This proposed book is an anthology of both original and reprinted articles on sexuality from a sociological perspective. The readings in this collection focus on the diverse and multi-layered meanings of sexuality, sexual behaviors and sexual identities. The essays in this book will explore sexuality as a social process. As a whole, the book takes the perspective that what each of us understands to be sexual is constructed through everyday social processes and interaction, situated in particular spaces and moments, identified through our social-sexual presentations, and symbolized through language, objects and practices. The book is organized around these four distinct but interrelated processes, and augmented by personal narratives around relevant issues. The purpose of this book is to broaden students' perspectives on sexuality by providing them with a consistent framework to help them understand sexualities as social phenomena. The authors' goals for the book are: to engage students in the sociological enterprise by providing interesting and insightful entries that emphasize the importance of meaning-making in human sexuality, and to provide them with conceptual tools to understand human sexuality in a complex and quickly-changing sexual landscape.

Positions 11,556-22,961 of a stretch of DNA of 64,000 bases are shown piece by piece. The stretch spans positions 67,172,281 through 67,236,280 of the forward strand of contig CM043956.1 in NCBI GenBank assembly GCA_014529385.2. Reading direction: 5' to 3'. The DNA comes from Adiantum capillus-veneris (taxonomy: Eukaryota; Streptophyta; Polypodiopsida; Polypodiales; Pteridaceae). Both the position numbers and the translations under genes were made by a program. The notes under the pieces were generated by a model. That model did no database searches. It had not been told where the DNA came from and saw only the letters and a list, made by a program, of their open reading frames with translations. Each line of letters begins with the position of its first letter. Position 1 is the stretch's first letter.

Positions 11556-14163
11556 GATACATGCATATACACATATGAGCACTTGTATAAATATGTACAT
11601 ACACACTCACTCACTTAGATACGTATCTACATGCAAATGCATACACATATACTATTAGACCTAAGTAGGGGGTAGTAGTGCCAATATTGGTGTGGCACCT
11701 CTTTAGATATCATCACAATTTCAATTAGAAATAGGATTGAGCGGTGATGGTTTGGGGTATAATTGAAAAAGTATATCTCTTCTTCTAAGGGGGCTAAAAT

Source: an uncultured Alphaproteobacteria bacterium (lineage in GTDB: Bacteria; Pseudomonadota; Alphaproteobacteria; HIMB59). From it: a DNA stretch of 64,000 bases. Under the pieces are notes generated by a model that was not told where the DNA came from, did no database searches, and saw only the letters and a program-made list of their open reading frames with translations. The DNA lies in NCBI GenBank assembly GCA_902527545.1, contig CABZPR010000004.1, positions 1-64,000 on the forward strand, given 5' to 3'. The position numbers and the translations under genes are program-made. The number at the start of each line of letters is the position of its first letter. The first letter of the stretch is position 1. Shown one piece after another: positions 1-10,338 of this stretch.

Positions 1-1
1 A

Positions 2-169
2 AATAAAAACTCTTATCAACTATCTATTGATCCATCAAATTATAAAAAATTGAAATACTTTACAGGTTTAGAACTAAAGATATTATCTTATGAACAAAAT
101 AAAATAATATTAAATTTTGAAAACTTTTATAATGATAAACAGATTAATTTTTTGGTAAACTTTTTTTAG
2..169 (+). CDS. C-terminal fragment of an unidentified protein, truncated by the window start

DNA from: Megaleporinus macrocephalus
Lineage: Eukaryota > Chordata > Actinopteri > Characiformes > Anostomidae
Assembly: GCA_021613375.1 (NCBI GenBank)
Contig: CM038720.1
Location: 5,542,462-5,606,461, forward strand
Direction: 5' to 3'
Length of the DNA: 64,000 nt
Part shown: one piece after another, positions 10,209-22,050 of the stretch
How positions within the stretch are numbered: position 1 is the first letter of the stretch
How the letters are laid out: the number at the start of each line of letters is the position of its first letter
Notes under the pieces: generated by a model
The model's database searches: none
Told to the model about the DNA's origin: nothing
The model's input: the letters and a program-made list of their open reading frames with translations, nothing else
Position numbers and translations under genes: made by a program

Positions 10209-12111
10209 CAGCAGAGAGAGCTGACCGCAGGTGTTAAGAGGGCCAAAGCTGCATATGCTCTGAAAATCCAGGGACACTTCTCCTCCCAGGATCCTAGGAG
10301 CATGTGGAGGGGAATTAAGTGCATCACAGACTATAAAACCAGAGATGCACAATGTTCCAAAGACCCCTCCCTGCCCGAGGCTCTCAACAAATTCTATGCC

Part IV: Sex, Emotion, and Identity
The sociology of emotions, though not the domain of symbolic interactionism, is an important and rapidly expanding direction for interactionist research. In particular, symbolic interactionists are concerned with how emotional experience and understandings shape social life and, in this case, sexualities. This section deals also with sexual identity, but it focuses primarily on the role of emotions and emotional experience in identity construction and negotiation.
Chapter 13 lays the groundwork for thinking about the centrality of emotion in sexual identities (broadly defined). In this chapter, Clare Forstie illustrates the connection between talking about feelings (what she calls “discursive emotional labor”) about a lesbian social space and lesbian identity more broadly. Forstie's analysis uncovers the extent to which people ...